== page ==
The first mental challenge came on the downhill straightaway on round one of three of the bike phase. I trained for it and expected it, but gauging the speed I wanted to attain to gain precious seconds, and the speed at which I needed to be, to not wipe out at the bottom of the hill, became the first battle my mind faced. My bike computer read between 37- 40 mph as I plowed down the hill in full aero position, knowing I would soon need to be at a speed safe enough to make the sharp left turn at the bottom. The adrenaline raced as the turn approached. I remembered hearing a steady stream of brake noises and seeing a handful of volunteers waving their arms right as the left turn drew closer.
"Do Not Wipe Out," I told myself.
It was not long after that when the first call to nature came. Of course I did not expect to hold it in for over 7 hours of competing, I just didn’t know what part of the race it would come and how I would answer the call. I heard stories of how the pros did on the bike phase. They’d pee right there on their bikes and wash it off with water. Makes total sense right? That’s at least 10 seconds one could save, right? It was 10 seconds I didn’t need, so I jumped off my bike and ran behind a wooded area to relieve myself. Now I could focus.
It was on the third round that fatigue started to set in, cramps creeping bottom up. So on the last steep uphill I was faced with the decision to give in to the cramps and fall with my bike or get off, shake off the legs and walk it partially uphill. I chose to walk. If I didn’t I knew I’d succumb to the full onset of cramps and risk not finishing the race.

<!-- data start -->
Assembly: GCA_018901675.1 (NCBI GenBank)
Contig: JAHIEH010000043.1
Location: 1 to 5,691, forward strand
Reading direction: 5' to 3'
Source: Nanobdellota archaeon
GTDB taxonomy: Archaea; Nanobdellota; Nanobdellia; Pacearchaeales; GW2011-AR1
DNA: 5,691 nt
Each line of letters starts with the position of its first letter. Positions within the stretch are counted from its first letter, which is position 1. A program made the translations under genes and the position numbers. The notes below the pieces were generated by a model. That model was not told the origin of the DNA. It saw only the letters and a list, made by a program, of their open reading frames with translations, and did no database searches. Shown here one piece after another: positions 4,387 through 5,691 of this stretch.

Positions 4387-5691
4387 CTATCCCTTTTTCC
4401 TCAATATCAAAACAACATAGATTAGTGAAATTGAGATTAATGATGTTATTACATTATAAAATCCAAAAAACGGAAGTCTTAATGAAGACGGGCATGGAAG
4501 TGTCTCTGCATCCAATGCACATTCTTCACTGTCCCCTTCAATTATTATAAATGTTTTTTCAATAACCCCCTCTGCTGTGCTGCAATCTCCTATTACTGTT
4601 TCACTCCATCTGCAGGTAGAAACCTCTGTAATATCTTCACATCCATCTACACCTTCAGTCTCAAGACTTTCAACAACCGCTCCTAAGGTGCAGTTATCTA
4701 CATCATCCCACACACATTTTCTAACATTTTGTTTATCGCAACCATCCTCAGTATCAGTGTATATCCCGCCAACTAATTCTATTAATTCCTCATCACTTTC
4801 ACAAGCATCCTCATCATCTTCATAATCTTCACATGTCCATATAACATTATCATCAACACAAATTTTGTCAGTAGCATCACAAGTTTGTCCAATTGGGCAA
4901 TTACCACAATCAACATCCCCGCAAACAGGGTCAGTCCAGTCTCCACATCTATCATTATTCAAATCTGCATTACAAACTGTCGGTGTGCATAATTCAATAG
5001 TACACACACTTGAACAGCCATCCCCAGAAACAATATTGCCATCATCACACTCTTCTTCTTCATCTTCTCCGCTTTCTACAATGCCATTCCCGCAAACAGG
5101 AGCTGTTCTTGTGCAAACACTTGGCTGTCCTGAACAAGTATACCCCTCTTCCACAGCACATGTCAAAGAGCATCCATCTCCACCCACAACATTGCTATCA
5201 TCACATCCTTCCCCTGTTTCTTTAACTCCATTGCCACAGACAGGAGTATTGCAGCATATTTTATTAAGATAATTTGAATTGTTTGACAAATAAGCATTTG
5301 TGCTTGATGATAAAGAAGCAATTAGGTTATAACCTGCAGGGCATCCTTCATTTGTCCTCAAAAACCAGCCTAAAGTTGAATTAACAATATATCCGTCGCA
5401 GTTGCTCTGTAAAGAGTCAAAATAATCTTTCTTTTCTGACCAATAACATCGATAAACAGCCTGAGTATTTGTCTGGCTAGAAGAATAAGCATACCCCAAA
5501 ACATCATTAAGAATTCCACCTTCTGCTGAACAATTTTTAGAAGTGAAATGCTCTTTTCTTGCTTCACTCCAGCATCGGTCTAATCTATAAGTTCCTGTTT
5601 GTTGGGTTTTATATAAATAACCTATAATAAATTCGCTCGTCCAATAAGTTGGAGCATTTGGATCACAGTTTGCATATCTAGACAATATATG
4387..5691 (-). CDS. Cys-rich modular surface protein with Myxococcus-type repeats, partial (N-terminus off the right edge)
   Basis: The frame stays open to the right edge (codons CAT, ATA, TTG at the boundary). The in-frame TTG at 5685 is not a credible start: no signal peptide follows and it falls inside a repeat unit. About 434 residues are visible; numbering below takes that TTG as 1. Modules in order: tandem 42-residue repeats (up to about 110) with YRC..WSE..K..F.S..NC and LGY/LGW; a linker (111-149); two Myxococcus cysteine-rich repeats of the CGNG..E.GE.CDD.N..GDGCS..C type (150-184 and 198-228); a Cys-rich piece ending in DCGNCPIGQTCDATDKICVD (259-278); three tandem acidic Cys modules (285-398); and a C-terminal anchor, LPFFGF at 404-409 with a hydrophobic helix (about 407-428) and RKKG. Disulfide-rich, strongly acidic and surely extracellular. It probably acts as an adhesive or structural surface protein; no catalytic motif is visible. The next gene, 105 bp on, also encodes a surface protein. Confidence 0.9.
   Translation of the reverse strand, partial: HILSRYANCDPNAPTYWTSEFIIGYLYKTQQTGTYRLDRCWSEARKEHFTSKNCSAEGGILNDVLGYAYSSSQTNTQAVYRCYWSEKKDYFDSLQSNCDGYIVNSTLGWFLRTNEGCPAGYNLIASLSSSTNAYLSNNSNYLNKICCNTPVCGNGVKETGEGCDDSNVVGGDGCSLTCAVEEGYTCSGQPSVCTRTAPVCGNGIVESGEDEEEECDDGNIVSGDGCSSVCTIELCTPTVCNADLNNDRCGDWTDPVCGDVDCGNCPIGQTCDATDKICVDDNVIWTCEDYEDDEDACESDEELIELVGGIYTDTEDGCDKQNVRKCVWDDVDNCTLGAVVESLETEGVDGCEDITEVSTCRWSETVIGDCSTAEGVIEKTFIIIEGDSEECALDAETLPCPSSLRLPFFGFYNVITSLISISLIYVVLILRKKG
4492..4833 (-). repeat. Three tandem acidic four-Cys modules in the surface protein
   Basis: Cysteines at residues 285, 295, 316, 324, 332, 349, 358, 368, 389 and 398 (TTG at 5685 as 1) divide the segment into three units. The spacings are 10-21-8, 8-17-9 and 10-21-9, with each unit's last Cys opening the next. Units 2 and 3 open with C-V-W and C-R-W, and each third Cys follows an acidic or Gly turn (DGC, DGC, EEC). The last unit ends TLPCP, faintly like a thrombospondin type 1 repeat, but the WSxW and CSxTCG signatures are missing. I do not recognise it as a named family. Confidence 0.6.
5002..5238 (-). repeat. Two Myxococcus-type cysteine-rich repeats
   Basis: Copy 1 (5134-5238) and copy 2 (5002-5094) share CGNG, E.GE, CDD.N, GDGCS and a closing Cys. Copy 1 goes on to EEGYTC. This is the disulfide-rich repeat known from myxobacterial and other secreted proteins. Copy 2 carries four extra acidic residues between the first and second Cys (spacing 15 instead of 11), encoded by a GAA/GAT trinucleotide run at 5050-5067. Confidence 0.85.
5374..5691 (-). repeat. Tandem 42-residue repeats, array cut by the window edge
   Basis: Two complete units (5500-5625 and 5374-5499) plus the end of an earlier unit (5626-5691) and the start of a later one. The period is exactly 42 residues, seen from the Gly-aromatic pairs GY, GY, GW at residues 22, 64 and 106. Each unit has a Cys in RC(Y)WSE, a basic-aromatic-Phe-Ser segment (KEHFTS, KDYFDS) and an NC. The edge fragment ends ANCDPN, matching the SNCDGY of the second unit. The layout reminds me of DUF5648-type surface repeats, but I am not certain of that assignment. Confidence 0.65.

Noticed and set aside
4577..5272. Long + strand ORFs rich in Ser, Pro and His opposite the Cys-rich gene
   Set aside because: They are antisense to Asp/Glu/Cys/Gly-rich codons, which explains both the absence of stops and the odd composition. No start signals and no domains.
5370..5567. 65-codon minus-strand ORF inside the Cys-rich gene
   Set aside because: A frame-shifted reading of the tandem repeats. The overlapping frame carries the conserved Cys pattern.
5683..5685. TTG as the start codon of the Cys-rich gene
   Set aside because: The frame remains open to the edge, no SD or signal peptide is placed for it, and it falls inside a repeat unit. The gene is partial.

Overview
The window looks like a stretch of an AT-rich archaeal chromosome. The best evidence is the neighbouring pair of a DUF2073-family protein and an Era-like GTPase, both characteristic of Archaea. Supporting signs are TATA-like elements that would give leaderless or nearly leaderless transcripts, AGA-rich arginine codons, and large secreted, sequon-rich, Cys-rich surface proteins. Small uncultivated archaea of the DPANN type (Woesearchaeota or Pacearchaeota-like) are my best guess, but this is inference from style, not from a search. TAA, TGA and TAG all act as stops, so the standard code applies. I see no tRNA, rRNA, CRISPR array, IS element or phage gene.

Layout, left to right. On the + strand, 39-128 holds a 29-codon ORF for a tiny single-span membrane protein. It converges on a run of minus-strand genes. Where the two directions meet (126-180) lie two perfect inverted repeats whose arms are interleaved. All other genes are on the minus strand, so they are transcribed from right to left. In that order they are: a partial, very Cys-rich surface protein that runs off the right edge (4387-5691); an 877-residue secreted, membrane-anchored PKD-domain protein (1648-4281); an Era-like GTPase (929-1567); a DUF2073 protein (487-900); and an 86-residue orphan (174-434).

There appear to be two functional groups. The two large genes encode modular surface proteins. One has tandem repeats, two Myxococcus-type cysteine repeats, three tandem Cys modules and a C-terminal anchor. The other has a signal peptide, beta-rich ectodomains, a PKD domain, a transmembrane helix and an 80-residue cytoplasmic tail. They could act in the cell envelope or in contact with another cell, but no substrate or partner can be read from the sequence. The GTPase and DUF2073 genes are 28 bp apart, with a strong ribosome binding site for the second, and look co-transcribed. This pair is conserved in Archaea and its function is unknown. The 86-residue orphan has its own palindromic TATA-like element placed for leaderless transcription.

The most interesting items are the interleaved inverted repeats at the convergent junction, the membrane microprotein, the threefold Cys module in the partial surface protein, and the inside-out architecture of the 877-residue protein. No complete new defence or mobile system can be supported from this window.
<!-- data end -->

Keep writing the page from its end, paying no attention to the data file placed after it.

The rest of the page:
The bike phase finally came to an end and as I was pulling into the last transition area and started lacing up my shoes. The thought, let alone feel, of running a half marathon in my state was enough to make me want to puke. Sucking down another GU gel and chowing down a banana helped set the feelings of defeat aside, at least for the moment.
I set off on the final phase, full of mixed emotions of whether I could muster up enough energy and courage to get myself to the finish line or would I raise the white flag, like I saw the dozens in the swim and bike phase do, leading up to the run.
I chose to attack. Attack the course in sections, a combination of run, jog and walk. And do this for 13.1 miles.
I saw middle-aged men and women zip past me. Even seemingly overweight men and women overtook me, looking fresh and hasten in full stride. I was not in good shape.
Along the way, volunteers held out full plates of solid salt. I used up my salt capsules on the bike so each time I passed one I would grab a handful, like you would a handful of sand on the beach, in an effort to keep the cramps at bay, just a little longer. By this time the sun was at its peak and beating down on the remaining competitors, reminding us to finish or risk feeling its full wrath.
As the seventh hour passed, the crowds were thin and the pressure was off. Running/walking through the little village and hearing the remaining chanting volunteers was heartening and gave me the final push I needed to cross the finish line.
After a painful 7 hours and 48 minutes, I raised my hands in disbelief that I actually pulled it off. My first half ironman. Mind and body exhausted, I downed a bottle of coke and proudly slipped on the coveted finisher shirt.
Think your mind’s ready?